The light shielding member 25 is not always necessary but the light beam 204 can be also allowed to directly enter the photodetector 26 or a lens can be also used.

Although the semiconductor laser 1 has been controlled in accordance with the output of the photodetector 26 to thereby keep the light intensity of the light beam 200 which is emitted from the semiconductor laser 1 constant, its detailed description is omitted because it is not essentially related to the invention.

After the progressing direction of the transmission light beam 203 of the reflecting surface 4a of the beam splitter 4 was changed by the reflecting mirror 5, the light beam is irradiated onto the magneto-optic disk 7 by the objective lens 6. The magneto-optic disk 7 is attached to the disk rotating system 161 such as a spindle or the like and is rotated.

In the embodiment, the optical head which is used is the moving optical system such that only the reflecting mirror 5, objective lens 6, 2-dimensional actuator 159 to biaxially drive the objective lens in the focusing direction (direction of a Z axis) and in the track direction (direction of a Y axis), and carriage 160 on which the above component elements 5, 6, and 159 are mounted are conveyed in the accessing direction (direction of the Y axis) of the magneto-optic disk 7 from the inner peripheral position to the outer peripheral position and by using an accessing system (mechanism system and control system; not shown) the other optical parts and the like are fixed (hereinafter, such an optical system is referred to as a fixed optical system).

The reflected light 206 from the magneto-optic disk 7 is reflected by the reflecting surface 4a of the beam splitter 4 through the objective lens 6 and reflecting mirror 5 and is directed toward the reflecting surface 4b as a light beam 207. Reflectances and transmittances of the reflecting surface 4b are different with respect to the P polarized light and the S polarized light, respectively. For example, the. reflecting surface 4b has polarization characteristics such that the transmittance Tp of the P polarized light is (Tp≈0.6), the reflectance Rp of the P polarized light is (Rp≈0.4), the transmittance Ts of the S polarized light is (Ts≈0), and the reflectance Rs of the S polarized light is (Rs≈1). Thus, the light beam 206 which entered the reflecting surface 4b is divided into two lights of a transmission light 360 and a reflected light 209.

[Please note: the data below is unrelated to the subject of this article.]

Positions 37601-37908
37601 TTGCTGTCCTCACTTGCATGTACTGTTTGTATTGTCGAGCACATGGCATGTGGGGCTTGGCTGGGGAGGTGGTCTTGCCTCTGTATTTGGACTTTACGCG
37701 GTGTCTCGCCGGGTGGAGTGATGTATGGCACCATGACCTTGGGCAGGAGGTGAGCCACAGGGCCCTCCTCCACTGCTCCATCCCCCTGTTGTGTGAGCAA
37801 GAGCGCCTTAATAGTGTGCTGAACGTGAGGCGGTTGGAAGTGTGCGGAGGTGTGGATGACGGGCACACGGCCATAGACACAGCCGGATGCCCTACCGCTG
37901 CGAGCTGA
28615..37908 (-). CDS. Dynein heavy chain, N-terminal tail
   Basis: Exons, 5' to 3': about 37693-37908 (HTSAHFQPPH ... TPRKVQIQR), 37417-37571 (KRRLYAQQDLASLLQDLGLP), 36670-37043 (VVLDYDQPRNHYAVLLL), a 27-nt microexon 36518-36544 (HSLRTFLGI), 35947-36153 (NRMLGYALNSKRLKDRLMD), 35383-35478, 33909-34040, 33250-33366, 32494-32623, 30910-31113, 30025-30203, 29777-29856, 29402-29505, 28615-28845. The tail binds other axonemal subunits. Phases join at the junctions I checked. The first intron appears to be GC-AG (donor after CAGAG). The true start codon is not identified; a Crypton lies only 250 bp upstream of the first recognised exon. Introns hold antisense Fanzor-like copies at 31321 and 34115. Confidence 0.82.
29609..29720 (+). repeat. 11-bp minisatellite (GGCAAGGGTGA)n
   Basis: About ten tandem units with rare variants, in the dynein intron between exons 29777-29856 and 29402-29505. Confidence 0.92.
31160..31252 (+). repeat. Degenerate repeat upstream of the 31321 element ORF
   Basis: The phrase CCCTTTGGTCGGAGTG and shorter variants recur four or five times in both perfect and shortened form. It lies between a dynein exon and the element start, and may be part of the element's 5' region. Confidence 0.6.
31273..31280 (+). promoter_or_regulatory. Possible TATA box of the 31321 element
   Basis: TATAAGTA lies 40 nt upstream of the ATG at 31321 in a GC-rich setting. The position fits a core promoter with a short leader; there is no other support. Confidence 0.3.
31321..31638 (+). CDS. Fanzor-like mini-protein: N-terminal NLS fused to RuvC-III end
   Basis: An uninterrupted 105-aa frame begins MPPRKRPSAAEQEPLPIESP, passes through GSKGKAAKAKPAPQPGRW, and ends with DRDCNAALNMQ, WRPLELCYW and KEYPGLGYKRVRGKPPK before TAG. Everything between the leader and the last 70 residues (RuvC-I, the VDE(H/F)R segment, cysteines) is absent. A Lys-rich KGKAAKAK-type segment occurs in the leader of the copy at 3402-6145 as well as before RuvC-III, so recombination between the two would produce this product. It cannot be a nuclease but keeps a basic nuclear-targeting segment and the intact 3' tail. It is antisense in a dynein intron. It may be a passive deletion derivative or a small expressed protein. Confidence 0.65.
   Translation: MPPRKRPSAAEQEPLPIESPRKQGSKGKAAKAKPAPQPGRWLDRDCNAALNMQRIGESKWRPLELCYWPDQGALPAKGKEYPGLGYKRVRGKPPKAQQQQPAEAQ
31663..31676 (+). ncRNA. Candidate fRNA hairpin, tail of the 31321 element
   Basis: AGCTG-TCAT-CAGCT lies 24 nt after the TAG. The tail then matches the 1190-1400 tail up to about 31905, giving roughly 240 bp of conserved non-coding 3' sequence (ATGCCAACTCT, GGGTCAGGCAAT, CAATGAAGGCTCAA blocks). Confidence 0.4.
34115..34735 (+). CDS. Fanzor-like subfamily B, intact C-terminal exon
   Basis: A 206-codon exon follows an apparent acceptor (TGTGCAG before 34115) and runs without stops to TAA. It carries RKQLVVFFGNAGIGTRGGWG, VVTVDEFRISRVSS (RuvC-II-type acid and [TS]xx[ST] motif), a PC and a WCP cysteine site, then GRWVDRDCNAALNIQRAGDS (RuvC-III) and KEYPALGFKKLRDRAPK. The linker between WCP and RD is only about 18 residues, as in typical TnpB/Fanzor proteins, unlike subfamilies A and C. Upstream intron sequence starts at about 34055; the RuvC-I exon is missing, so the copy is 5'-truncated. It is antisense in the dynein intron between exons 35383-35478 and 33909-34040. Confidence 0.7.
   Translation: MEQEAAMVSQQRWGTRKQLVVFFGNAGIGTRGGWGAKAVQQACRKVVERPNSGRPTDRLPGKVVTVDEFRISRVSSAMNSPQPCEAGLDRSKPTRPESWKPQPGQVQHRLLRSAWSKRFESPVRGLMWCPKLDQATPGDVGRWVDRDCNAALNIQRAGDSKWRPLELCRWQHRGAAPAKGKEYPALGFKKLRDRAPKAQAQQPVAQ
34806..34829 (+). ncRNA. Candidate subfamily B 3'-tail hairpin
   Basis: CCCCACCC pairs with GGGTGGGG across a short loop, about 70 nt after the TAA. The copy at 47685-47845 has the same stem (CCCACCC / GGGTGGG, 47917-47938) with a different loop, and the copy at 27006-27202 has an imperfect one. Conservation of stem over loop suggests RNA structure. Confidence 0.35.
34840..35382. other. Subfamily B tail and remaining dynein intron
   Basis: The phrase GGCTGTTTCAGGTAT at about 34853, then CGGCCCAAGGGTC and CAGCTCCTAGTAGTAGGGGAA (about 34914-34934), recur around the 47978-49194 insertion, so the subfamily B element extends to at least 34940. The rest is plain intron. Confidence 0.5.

The light beam 360 transmitted through the reflecting surface 4b of the beam splitter 4 is converted into the convergent light by the detecting lens 22 through the diffraction grating 21. An astigmatism for detection of a focusing error is given to the convergent light by the cylindrical lens 23 as astigmatism generating unit. After that, the convergent light enters the photodetector 24. Servo signals (namely, focusing error signal and tracking error signal) are detected by using the output of the photodetector 24. This point will now be described hereinbelow.

A detection of the magneto-optic signal in which the reduction of the light amount due to an influence by the dust on the magneto-optic disk 7 (influence by the light shielding) in the third embodiment will now be described.

In FIG. 24, the light beam 209 reflected by the reflecting surface 4b of the beam splitter 4 is converted into the convergent light by the lens 15. After that, the convergent light 209 enters the polarization beam splitter 16. The polarization beam splitter 16 is polarization separating unit for separating the incident light beam into two polarized light beams whose polarizing directions perpendicularly cross and is rotated by 45 around the optic axis of incidence. The polarization beam splitter 16 polarizes and separates the incident convergent light 209 into two light beams whose planes of polarization perpendicularly cross, namely, into a P polarized light 209p as a transmission light and an S polarized light 209s. Those polarized lights enter the photodetectors 328 and 327, respectively.